When I received this book from the publisher*, I immediately rejected it out of hand as I usually steer clear of books that have any sort of religious connotation. I am not a religious person and what spirituality I have is more theoretical than anything else, but primarily I have a to each their own mindset.
This being said, I set the book on my to-be-read soon pile and the longer it sat there the more I wondered if I should read it. Why shouldn’t I read something that makes me a little uncomfortable? Why shouldn’t I read something that could, potentially have a positive, affect my personal relationships? And I didn’t really have an answer to either of those questions, so when I was looking for a book to read before heading out one afternoon I grabbed this and started reading it.
After re-reading Fun Home for book group I dove right into the follow-up Are You My Mother? As much as I enjoyed it and ultimately identified with it, it didn’t live up to the magical experience of Fun Home. It’s hard to say whether this lack of magic was a result of the intense navel gazing or the less compelling surface emotional story. To be honest it could be the daughter identifying with mother as this is an experience/story that I will never experience in the same way.
This being said, the story was still eloquently and humorously told! The graphics were just as poignant and detailed as those in the original. I enjoyed the complete color shift from the green-gray to the red, especially when Bechdel revisited scenes from her earlier work and the emphasis changed slightly. The book list in Are You My Mother? wasn’t quite as long as Fun Home but it was still pretty impressive at 38 separate works listed.
I first read Fun Home in undergrad after my friend Mia gave me a copy not long after it came out in paperback. (I’m pretty sure it was paperback and I’m pretty sure it was Mia. I wasn’t so great at tracking who, when or where books came from back then…oh the olden days :-D)
Either way, I remember thoroughly loving it that first time I read it. I even went out of my way to read Camus’ A Happy Death after I finished even though I have very little recollection of it now other than these quotes I saved on a proto-blog I had that I’m pretty sure it was called East Coast Traditional Meets West Coast Casual or something like that (I stole it from a furniture magazine.)
I wanted to love this a lot more than I did, but that being said I did really enjoy it. I picked this one up back in May of last year at the bi-annual Friends of the Library book sale. I then almost immediately picked up Lost In A Good Book and even more recently (as in this past weekend), picked up the next three in the Thursday Next series: The Well of Lost Plots, Something Rotten and First Among Sequels! Friends have told me that the series get betters and I’m clearly hoping that happens as I’ve bought through the fifth book in the series.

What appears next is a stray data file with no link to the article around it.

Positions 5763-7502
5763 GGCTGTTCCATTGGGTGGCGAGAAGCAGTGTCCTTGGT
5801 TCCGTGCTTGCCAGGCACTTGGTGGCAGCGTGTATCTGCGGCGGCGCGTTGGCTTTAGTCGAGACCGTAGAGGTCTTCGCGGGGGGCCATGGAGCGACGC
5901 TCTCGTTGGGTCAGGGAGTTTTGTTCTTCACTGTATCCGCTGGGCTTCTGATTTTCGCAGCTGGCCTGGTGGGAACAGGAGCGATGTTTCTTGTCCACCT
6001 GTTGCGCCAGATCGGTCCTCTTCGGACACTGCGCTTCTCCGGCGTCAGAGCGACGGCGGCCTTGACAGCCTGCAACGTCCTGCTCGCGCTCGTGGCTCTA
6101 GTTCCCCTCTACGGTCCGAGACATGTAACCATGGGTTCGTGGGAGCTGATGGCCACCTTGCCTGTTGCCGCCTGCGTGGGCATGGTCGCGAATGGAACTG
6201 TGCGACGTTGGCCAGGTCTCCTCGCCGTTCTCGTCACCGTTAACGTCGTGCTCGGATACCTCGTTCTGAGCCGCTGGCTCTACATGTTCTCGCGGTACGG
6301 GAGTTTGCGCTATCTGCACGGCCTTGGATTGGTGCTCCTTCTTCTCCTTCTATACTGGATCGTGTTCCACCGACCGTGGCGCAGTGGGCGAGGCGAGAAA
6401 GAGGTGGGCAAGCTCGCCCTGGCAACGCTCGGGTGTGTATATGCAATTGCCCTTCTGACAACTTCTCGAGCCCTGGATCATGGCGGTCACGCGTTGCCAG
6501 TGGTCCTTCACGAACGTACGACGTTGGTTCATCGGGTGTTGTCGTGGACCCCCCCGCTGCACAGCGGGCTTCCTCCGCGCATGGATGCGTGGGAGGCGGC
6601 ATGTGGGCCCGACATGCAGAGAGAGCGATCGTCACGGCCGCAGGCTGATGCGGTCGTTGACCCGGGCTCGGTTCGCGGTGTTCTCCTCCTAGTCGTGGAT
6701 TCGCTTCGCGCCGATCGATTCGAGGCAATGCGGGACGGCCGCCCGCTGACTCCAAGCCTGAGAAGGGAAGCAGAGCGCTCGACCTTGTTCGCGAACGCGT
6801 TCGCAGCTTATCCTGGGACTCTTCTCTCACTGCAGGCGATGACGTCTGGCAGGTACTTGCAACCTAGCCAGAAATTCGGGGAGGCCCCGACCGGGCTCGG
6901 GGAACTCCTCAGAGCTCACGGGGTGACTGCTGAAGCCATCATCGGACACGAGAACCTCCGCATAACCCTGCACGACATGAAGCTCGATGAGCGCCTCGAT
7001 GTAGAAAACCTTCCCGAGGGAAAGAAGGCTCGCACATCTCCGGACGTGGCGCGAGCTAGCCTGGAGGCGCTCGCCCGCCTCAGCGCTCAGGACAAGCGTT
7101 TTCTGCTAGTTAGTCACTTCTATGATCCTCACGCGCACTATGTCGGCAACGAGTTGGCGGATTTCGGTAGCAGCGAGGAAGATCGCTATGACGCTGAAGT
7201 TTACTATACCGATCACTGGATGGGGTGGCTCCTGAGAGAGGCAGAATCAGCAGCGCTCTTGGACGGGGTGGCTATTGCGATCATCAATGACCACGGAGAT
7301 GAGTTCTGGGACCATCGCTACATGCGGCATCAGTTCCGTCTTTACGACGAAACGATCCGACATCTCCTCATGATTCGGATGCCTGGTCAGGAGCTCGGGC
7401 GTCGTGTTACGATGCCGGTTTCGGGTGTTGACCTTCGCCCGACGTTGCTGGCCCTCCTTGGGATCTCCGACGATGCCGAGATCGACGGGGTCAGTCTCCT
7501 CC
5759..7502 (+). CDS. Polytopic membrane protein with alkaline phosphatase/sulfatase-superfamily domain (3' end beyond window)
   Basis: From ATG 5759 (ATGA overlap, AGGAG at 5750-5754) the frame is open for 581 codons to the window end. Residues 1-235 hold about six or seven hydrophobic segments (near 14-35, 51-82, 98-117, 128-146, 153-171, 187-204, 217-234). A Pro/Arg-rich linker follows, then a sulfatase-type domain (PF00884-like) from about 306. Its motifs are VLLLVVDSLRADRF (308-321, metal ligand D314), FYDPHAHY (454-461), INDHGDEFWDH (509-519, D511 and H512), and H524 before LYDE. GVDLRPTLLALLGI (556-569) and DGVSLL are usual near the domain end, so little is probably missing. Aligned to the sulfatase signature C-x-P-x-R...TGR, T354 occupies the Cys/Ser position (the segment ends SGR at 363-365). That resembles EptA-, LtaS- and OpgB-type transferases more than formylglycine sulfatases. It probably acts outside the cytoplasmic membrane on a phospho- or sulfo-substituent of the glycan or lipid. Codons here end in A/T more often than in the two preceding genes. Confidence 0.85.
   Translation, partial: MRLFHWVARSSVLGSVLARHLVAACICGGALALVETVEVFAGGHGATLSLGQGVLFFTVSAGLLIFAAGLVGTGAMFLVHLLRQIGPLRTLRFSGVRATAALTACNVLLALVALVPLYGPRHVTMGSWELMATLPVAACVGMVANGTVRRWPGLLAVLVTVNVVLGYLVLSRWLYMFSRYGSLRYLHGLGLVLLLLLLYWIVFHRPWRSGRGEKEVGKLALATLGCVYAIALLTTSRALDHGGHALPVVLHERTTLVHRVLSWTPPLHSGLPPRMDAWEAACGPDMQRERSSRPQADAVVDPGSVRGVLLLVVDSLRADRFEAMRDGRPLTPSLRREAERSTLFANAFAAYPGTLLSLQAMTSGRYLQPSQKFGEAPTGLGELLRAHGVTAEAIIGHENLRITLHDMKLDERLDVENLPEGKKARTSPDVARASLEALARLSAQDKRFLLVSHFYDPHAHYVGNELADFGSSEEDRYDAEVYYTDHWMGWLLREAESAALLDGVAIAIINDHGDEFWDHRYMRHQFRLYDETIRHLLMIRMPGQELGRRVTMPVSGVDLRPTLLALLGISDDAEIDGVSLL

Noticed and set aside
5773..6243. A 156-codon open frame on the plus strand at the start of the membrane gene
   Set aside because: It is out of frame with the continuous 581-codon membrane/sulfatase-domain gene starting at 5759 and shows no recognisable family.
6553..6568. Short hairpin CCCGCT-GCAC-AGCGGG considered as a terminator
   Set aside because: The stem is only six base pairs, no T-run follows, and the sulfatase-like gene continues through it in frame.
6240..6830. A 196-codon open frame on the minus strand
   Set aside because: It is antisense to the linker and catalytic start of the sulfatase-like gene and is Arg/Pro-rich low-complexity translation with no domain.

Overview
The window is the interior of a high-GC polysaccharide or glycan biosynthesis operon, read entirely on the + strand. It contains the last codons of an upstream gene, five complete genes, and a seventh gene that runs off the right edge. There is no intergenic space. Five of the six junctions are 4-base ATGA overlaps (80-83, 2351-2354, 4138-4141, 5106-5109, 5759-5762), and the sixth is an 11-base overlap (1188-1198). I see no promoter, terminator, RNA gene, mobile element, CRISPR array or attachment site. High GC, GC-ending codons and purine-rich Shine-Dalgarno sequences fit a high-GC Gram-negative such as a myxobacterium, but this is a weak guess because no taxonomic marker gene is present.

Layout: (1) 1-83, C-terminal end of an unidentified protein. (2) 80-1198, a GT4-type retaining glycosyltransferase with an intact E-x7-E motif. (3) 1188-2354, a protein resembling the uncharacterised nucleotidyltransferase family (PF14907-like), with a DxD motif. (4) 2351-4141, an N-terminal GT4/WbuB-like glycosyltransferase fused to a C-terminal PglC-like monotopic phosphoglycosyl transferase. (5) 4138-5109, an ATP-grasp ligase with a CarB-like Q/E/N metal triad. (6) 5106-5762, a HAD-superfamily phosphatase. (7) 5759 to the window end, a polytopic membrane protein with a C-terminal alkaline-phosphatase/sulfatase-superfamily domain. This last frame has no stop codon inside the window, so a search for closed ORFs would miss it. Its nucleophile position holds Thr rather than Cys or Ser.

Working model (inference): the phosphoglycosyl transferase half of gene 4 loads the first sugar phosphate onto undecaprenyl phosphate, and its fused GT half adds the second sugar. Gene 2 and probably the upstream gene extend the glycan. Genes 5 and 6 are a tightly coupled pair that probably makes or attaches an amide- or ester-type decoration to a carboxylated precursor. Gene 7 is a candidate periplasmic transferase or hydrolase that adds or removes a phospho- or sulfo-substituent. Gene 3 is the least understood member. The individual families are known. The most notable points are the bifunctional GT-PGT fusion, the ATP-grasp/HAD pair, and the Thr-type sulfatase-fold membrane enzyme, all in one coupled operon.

I think where I struggled with getting into this one was the world building. The world of Thursday Next is a fascinating place full of mystery, technology and a love of literature I would jump into in a heartbeat, war and all.
After seeing someone else post about Doyle recently, I decided I needed to bump this one up my list. It’s been on my shelf since December 2012 when I picked it up at the Harvard Bookstore Warehouse Sale. I had no idea it was a two book series until I started this one and Goodreads had the convenient link to the other book, Paula Spencer, which I will read at some point.
Let’s start by saying that if I judged Ireland solely by the books I read it would be full of gays, wars, alcoholics and abuse. For some reason, perhaps it’s that chip on Ireland’s shoulder, but every single book I’ve read set in Ireland deals with the darker side of humanity. And as much as I know this isn’t true, it makes me wonder what else is out there in Ireland because it can’t all be this depressing!
I’m not sure where to put this one. It agitated me from the beginning because of its portrayal of fundraising professionals (more on that later), but Messina’s interpretation of Austen’s wit may or may not have made up for that (I’m still trying to determine that for sure).
We all know I love some Jane Austen fan-fiction and I just got a new Wuthering Heights fan-fiction novel so when the publicist* for the novel reached out to me with a copy** of this novel mentioning the upcoming Curtis Sittenfeld adaptation, Eligible, for The Austen Project, I knew I had to say yes. I’m still not sure about the cover because it’s just a bit too disjointed for me, but you know what they say about not judging a book by its cover right?
It will come as no surprise that this is the first book to reach three re-reads since I started The Oddness of Moving Things. I read it twice in 2013, January and August, in honor of its 200th publication date.
What WILL come as a surprise is that I was supposed to read this for our final installment of Jane Austen Book Group and I didn’t! Everything was so busy and I somehow got so flustered that I didn’t read it in time. Thankfully, I know the story so well and had read the Marvel Illustrated version earlier this year, I was capable of discussing it without too much effort. I did know that as soon as I finished trudging through The Dante Club I had to get this re-read to feel as if I’d completed our Jane Austen Book Club for the year! And it’s a great refresher before I dive right into Prejudice & Pride a “gender-bendy twist” on the original by Lynn Messina that comes out December 15th.